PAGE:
During his first few days riding with us though, things already begin to approach a happy medium: flavour in porridge becomes compulsory, and Alex agrees to eat it. Rice and eggs are allowed to remain on the menu, but are supplemented with a makeshift spice rack of cumin, chilli flakes, and curry and garlic powders. Compromises meaning that on day 4 we all share chilli burritos – a dinner somewhere in between the ones mentioned previously – rather than eyeing each other suspiciously over wildly different plates.

Any efforts to change the institution that is peanut butter and jam sandwiches, though, will be met with fierce resistance.

#23: roadside Jesus

“Find Jesus, then take the second right”.

These were the barmaid’s directions to a free beach-side camp spot. When so much of the route is long stretches on turn-free roads, directions become a lot more succinct.

The evening was soggy, with a downpour outside where our bikes and currently unfound campsite were, but not inside the cosy microbrewery where we were enjoying a pitcher of thick stout. Beer always tastes better when you’re sheltered from the weather; but slightly less so when the forecast foretells an inevitable soaking on the way to, and while setting up, camp.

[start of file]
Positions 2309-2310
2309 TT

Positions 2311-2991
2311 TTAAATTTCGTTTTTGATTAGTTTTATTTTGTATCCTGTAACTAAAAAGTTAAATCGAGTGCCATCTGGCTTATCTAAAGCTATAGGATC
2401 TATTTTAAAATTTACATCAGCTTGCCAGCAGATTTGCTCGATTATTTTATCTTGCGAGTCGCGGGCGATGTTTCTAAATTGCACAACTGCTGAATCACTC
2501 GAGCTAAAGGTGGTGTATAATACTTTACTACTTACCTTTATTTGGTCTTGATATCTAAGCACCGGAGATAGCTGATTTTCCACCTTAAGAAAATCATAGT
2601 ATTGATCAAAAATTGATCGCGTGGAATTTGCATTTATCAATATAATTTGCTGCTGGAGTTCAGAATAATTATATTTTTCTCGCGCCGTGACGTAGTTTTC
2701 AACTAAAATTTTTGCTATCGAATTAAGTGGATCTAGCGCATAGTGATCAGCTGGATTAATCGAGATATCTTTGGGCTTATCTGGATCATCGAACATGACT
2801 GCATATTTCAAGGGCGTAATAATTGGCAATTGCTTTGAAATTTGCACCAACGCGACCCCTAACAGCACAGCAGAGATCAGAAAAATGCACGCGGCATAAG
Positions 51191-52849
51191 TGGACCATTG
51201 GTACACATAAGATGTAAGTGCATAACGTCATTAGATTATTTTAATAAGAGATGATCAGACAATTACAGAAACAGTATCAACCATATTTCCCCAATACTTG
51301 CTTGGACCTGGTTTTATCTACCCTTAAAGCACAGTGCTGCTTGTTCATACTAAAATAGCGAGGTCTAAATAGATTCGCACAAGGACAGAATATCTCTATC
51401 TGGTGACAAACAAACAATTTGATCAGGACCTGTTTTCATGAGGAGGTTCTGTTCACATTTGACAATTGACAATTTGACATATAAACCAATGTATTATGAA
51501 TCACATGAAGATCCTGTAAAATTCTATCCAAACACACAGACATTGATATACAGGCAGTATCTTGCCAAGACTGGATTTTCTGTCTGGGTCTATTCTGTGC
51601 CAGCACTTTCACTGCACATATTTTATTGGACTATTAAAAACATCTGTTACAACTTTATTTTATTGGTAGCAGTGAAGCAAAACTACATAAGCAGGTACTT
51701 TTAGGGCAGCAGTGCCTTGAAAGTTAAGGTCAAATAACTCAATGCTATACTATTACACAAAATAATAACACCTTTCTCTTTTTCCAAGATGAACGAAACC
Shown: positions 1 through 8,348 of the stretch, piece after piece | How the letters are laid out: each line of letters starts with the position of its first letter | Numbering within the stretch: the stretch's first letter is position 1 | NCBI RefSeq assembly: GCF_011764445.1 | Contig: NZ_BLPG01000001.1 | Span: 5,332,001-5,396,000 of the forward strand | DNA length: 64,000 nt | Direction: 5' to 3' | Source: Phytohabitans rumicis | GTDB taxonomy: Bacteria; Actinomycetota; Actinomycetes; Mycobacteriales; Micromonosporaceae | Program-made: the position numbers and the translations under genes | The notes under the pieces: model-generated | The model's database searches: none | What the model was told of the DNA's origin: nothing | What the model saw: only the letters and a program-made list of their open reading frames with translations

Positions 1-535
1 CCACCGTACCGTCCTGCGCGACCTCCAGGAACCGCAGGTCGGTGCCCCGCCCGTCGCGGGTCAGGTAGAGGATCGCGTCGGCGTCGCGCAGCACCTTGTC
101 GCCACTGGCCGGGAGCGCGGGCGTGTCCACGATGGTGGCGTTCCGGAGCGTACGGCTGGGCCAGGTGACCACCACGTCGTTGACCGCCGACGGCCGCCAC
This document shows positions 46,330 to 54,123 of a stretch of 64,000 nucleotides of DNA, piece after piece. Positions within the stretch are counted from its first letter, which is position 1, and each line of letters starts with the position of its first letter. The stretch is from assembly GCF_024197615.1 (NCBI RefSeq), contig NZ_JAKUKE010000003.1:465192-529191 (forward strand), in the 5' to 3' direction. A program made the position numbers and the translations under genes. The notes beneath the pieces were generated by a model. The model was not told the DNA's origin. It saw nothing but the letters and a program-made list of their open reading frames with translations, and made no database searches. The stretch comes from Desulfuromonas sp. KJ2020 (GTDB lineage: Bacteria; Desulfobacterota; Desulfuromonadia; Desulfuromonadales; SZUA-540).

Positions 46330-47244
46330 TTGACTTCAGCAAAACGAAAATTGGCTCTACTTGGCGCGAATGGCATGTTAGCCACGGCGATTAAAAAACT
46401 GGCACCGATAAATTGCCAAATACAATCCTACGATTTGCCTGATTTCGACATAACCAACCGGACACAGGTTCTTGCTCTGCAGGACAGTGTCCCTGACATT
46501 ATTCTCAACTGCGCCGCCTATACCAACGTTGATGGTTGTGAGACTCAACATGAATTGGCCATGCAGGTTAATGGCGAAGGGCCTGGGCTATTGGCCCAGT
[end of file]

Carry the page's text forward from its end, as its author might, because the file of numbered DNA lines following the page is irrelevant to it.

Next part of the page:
There was no waiting this one out, so we set off. 6km back toward Kamouraska and into the gloom, with only a wooden statue of Jesus – one of hundreds scattered around Québec – to guide our way.

The change in weather was impressive. Before the torrent and the cold arrived we’d spent the day “comfortably topless”, as Alex put it. On the way to camp we were in full waterproofs and warm layers, but riding through occasional pockets of air that were 5-10° warmer than the rest – a sensation I’ve never experienced before.

But the forecast also foretold a dry and sunny tomorrow morning, so we held out hope for the cosy smugness of being in a well pitched tent, knowing we’d be dry tomorrow regardless of what nature threw at us during the night.